Letters

Letters: why Scots want independence

24 October 2020

9:00 AM

24 October 2020

9:00 AM

State of the Union

Sir: Writing in a week that an opinion poll shows 58 per cent support for independence in Scotland, it seems bizarre for Professor Tombs to claim that commentators are ignoring ‘the death throes of separatism’ (‘Out together’, 17 October). He argues that nationalist supporters rely on the Brexit and Covid-19 crises to advance their cause, and that they will be in retreat once things return to normal. Then, once doubts begin to bubble up about the financial and economic uncertainties of independence, Scottish voters will return to the unionist cause. These arguments may give him some comfort, but here in Scotland they seem unreal. Covid-19 has given the Scottish public the chance to observe the ways the crisis has been handled either side of the border, and Nicola Sturgeon appears to have come out on top. This memory might well outlast the pandemic.

Many in Scotland voted against independence in 2014 because they were told that the only chance of staying in the EU was to remain within the UK. A ‘good’ Brexit is hardly likely to console them. As for the financial cost of independence, this will be the cause of much debate. I can only refer Professor Tombs to the many Brexiteers who acknowledge the cost of leaving the EU, but claim it is worth it to regain sovereignty. More and more Scots are now feeling the same way.
Ian McKee
Edinburgh

Carlyle perspectives

Sir: I can assure Charles Moore and your readers that the National Trust will reopen Thomas Carlyle’s house (The Spectator’s Notes, 17 October) and we will continue to share the history of the life of Carlyle and his wife Jane with all our visitors. Charles Moore takes issue with a podcast that’s available on our website, ‘Think a Likkle: Lineage of thought’. It is a personal reflection from one of the trainees of the New Museum School, a work-based learning programme for people entering arts and heritage careers. The piece is about Carlyle and how his views on race were formed and may live on. It appears alongside other reflections on Carlyle’s legacy, including a panel event at the house featuring writers such as Simon Heffer, Ian Hislop and A.N. Wilson discussing Carlyle’s influence on Victorian and contemporary society.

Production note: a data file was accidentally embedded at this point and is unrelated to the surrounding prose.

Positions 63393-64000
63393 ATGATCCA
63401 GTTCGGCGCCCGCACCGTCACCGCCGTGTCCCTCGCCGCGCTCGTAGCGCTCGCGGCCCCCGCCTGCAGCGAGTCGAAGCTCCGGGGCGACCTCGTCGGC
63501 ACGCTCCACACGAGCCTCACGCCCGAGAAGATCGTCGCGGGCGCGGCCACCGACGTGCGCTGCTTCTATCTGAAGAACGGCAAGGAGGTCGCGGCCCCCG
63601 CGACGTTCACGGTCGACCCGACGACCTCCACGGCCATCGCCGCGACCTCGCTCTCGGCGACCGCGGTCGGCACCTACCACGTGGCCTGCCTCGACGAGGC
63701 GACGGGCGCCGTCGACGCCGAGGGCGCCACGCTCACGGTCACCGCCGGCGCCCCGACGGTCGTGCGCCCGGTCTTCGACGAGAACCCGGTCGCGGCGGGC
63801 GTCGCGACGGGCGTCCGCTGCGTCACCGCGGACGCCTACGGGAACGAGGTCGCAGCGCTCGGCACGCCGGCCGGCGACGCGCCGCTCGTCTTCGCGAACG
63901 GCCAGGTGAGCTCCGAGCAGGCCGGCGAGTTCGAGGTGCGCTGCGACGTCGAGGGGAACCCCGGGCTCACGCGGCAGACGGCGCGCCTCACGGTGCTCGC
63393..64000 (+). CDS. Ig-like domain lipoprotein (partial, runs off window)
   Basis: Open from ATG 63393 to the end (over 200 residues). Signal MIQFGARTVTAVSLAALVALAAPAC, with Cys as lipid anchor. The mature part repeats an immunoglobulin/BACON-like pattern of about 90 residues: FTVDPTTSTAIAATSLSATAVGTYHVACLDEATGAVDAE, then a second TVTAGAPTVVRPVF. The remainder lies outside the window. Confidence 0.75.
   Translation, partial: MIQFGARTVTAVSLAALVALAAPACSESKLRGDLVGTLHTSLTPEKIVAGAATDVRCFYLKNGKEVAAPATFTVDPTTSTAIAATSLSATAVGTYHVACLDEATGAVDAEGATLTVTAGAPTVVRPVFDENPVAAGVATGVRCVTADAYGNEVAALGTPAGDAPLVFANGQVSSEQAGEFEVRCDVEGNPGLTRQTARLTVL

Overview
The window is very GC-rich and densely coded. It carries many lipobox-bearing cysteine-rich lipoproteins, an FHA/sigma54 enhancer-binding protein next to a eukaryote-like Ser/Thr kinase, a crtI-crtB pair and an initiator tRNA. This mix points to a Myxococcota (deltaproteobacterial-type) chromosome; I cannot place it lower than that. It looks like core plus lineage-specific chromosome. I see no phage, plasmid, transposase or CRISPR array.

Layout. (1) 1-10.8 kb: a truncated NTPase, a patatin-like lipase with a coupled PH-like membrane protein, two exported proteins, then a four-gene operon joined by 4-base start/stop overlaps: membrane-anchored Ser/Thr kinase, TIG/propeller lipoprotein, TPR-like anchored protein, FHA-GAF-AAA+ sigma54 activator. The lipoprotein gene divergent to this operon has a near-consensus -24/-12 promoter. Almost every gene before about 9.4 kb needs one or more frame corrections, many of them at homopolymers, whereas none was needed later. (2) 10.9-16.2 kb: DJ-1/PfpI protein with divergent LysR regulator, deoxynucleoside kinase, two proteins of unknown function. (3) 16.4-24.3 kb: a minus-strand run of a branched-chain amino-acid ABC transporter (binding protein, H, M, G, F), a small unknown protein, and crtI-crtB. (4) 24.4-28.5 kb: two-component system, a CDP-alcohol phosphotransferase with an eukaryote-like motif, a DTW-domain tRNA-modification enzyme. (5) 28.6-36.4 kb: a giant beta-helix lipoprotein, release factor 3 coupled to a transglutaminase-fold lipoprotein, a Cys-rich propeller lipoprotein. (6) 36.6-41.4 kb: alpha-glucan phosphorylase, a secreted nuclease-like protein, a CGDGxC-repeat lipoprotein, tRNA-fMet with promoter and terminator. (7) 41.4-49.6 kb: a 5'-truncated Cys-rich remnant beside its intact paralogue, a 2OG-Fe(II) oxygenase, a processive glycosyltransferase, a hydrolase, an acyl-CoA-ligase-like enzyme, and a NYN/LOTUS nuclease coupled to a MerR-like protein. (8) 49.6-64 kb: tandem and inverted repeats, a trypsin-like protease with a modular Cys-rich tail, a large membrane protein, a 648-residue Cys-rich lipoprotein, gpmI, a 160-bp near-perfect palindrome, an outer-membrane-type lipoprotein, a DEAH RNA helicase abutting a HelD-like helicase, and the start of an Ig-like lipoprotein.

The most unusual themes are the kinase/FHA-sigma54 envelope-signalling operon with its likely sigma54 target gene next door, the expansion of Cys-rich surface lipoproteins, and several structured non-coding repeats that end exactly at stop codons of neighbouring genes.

Charles Moore himself says that the history of Carlyle’s views has never been hidden and he has always been ‘intensely controversial’. Exploring Carlyle’s legacy through new voices as well as established ones should not be at all controversial. The National Trust is for everyone.
John Orna-Ornstein
Director of Culture and Engagement, National Trust, Swindon

Pets and vets


Sir: The people of Britain love their pets, but they have a rather more ambivalent attitude to the veterinary profession. This was reinforced for me by Rachel Johnson’s piece (‘Dog pounds’, 10 October), telling of how her cockapoo’s emergency surgery cost her £2,500. ‘There is no market mechanism, no mix of public or private to keep any sort of lid on fees. Vets have you over a barrel’, she wrote. Do pet owners really think that, presented with an unwell animal, a vet’s intention is to extract as much money as possible? Private vet fees are not cheap, but this does not mean they are overinflated — healthcare for animals is not cheap to provide. The practice is unlikely to have made much profit on Ziggy’s £2,500 bill.

Pet owners want supervet standards for a bargain price, and meeting those expectations is near impossible. Many disillusioned vets are calling it a day after just a few years, and many vet practices are chronically understaffed. Tragically, the suicide rate among vets is a shocking four times the national average.

Vet fees are expensive. But most vets are not motivated to do their job for money. They do it because they love animals.
Ben Simpson-Vernon
By email

Ignoring the tide

Sir: Your correspondent is incorrect in stating that reliable baseload power as provided by Hinckley Point C can only otherwise be provided by fossil-fuelled backup (Letters, 17 October). The Severn Barrage tidal energy scheme, which with a subsequent network of schemes to be built around the UK, would have provided more than enough baseload reliable energy at a comparable unit cost to Hinckley. Sadly the government, having previously kicked the scheme into the long grass while their negotiations continued over the building of Hinckley, eventually chose to ignore the cost saving of subsequent tidal energy schemes and reject the Severn scheme — thereby depriving the UK of developing a whole new green industry with the potential to export the unique expertise that would have flowed from it.
Graham Dimmock
Moretonhampstead, Devon

Good byes

Sir: I found Melanie McDonagh’s guidance on how to end an email invaluable (‘Signs of the times’, 17 October). Indeed the double-act podcast with William Hanson wiled away some otherwise dead time on a rowing machine. Having turned the page on Mr Parris’s enjoyable Swedish malarkey, I was reminded of a Norwegian colleague who regularly used ‘Beast regards’ to sign off his otherwise brilliantly written (in English) emails. Another, a Scot, used ‘Yours aye’, or thought he did, until his autocorrect changed it to ‘Yours ate’. Yours ate, beast regards.
W. McCall
Stirlingshire, Scotland

Classic farewell

Sir: Covid has provided Classicists with the perfect email ending. It combines saying goodbye with wishing correspondents good health. I now sign off simply with vale — or, in the case of my enthusiastic Latin reading group and all Spectator readers, valete.
Isabel Raphael
London NW1

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